I just got back from #GAN Founder in Boston two weeks ago, and in addition to experiencing life in the USA again, I had a chance to evaluate how I compare it to living in London.
I’ve also wanted to talk about why no one says they love London for a long time. When I go to NYC, people have this certain pride about being from the City. By God, they’re even more specific, with delineations between the five different Boroughs. Other cities and regions have their loyal fan base, so when you travel to the US don’t go confusing Chicagoans with Bostonians.
The third concept that I’ve encountered recently is Startup Genome’s ranking of London among global startup ecosystems, at #7 behind big names Silicon Valley and Tel Aviv, but also LA and Seattle. By comparison, London is weakest against its peer group in the Performance Index, Talent, and TrendSetter indexes.
This is no means a defense of London. But I feel like expressing why I love London, and perhaps unlock some latent pride in others as well. (circling with my conversation with John C. here)
So here goes – echoing UK Trade and Investment, Visit Britain, and the British Council’s past campaign - I think London is GREAT because:
1. The diversity of London is just simply incredible.
I’ve lived across the world, from Hong Kong to New York, Chicago to Seoul. And what I find awesome about London is how the great cities of the world each have their own little stake here in London. If I want a piece of Hong Kong, I head down to Chinatown; if Brooklyn is more my fancy, I head to Old Street. If I want NYC Financial District, I head to Canary Wharf (not sure why I would, but stay with me…); if I want sophisticated Chicago, I head to West London.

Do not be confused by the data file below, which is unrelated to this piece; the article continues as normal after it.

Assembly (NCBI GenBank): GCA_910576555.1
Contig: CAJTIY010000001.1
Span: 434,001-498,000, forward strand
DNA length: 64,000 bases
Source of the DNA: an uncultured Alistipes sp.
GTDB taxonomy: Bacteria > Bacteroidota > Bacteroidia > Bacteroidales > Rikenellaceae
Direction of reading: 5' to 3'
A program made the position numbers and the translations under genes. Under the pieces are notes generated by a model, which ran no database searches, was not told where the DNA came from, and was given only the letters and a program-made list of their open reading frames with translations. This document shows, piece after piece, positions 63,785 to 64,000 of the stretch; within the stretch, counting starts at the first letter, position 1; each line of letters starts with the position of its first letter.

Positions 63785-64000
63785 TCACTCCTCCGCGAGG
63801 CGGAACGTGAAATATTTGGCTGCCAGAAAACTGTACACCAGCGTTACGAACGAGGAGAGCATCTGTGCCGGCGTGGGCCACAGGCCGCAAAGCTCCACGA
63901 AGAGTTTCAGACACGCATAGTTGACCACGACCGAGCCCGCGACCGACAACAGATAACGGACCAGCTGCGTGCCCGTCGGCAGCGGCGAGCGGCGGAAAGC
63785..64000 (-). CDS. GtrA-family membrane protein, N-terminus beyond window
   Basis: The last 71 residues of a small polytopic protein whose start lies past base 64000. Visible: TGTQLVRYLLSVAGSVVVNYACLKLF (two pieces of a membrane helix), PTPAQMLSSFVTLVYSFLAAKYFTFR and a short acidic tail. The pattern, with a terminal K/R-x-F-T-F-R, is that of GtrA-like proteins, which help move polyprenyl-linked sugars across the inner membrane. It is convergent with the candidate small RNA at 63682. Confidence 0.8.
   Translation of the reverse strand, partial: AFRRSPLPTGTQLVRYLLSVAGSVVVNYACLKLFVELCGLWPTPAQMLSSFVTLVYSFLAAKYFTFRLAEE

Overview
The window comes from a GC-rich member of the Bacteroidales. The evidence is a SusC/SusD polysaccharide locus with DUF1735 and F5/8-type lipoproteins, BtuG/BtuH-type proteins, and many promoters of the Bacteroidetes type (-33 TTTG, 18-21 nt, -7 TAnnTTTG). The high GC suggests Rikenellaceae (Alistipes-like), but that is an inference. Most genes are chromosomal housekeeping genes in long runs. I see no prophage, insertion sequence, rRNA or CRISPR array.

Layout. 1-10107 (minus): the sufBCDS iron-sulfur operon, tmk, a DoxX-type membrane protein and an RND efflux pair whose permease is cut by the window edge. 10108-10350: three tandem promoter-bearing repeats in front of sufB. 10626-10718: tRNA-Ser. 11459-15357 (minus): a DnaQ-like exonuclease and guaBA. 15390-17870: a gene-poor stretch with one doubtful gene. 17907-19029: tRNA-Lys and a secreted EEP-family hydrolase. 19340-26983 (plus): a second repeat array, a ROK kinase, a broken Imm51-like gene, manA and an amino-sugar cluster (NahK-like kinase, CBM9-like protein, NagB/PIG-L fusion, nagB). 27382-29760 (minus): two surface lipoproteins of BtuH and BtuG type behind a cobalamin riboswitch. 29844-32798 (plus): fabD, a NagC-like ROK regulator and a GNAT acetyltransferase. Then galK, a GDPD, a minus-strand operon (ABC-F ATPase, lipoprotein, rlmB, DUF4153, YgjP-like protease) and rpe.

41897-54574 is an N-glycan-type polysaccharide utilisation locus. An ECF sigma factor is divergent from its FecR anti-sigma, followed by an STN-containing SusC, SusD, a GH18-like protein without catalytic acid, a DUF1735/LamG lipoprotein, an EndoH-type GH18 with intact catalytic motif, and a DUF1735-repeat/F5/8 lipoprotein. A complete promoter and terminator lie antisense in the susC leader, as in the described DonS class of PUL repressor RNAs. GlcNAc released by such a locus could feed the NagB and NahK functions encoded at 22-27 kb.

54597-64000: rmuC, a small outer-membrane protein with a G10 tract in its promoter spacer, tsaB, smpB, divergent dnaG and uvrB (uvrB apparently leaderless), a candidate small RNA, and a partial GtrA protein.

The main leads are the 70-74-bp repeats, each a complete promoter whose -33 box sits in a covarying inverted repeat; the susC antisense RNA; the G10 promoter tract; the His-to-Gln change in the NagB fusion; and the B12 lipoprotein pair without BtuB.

Why is that relevant in a startup? Well, from a life balance perspective it’s incredible. If I want to be in an area of incredible startup energy, I’ll head to Old Street. But if I want to take a break from it all, I’ll head 30 minutes East. If I want a bit of design inspiration I may head to Farringdon. The possibilities are endless.
2. London forces a startup to be international right from the get-go
London’s geography is only so yeah-big. So knowing that we don’t have the breadth of the US in terms of catering to certain niches, we have very unique scaling issues. That’s why to some degree, growth hacking is very tough here in Europe, as there are other issues to consider including border restrictions and language barriers. But if scale is thought about right from the beginning, a startup may actually have a shot. And that’s what London forces.
3. London’s breadth of talent is much wider than its geographic limitations
The only Startup Genome index I am in disagreement with is London’s Talent index. I think in particular London’s talent pool is restricted only to its geographic borders, when in fact it has flexible labor laws with over 27 countries in Europe (as part of the EU). Which means that if labor is so badly needed that it’s imported into the UK, it can be.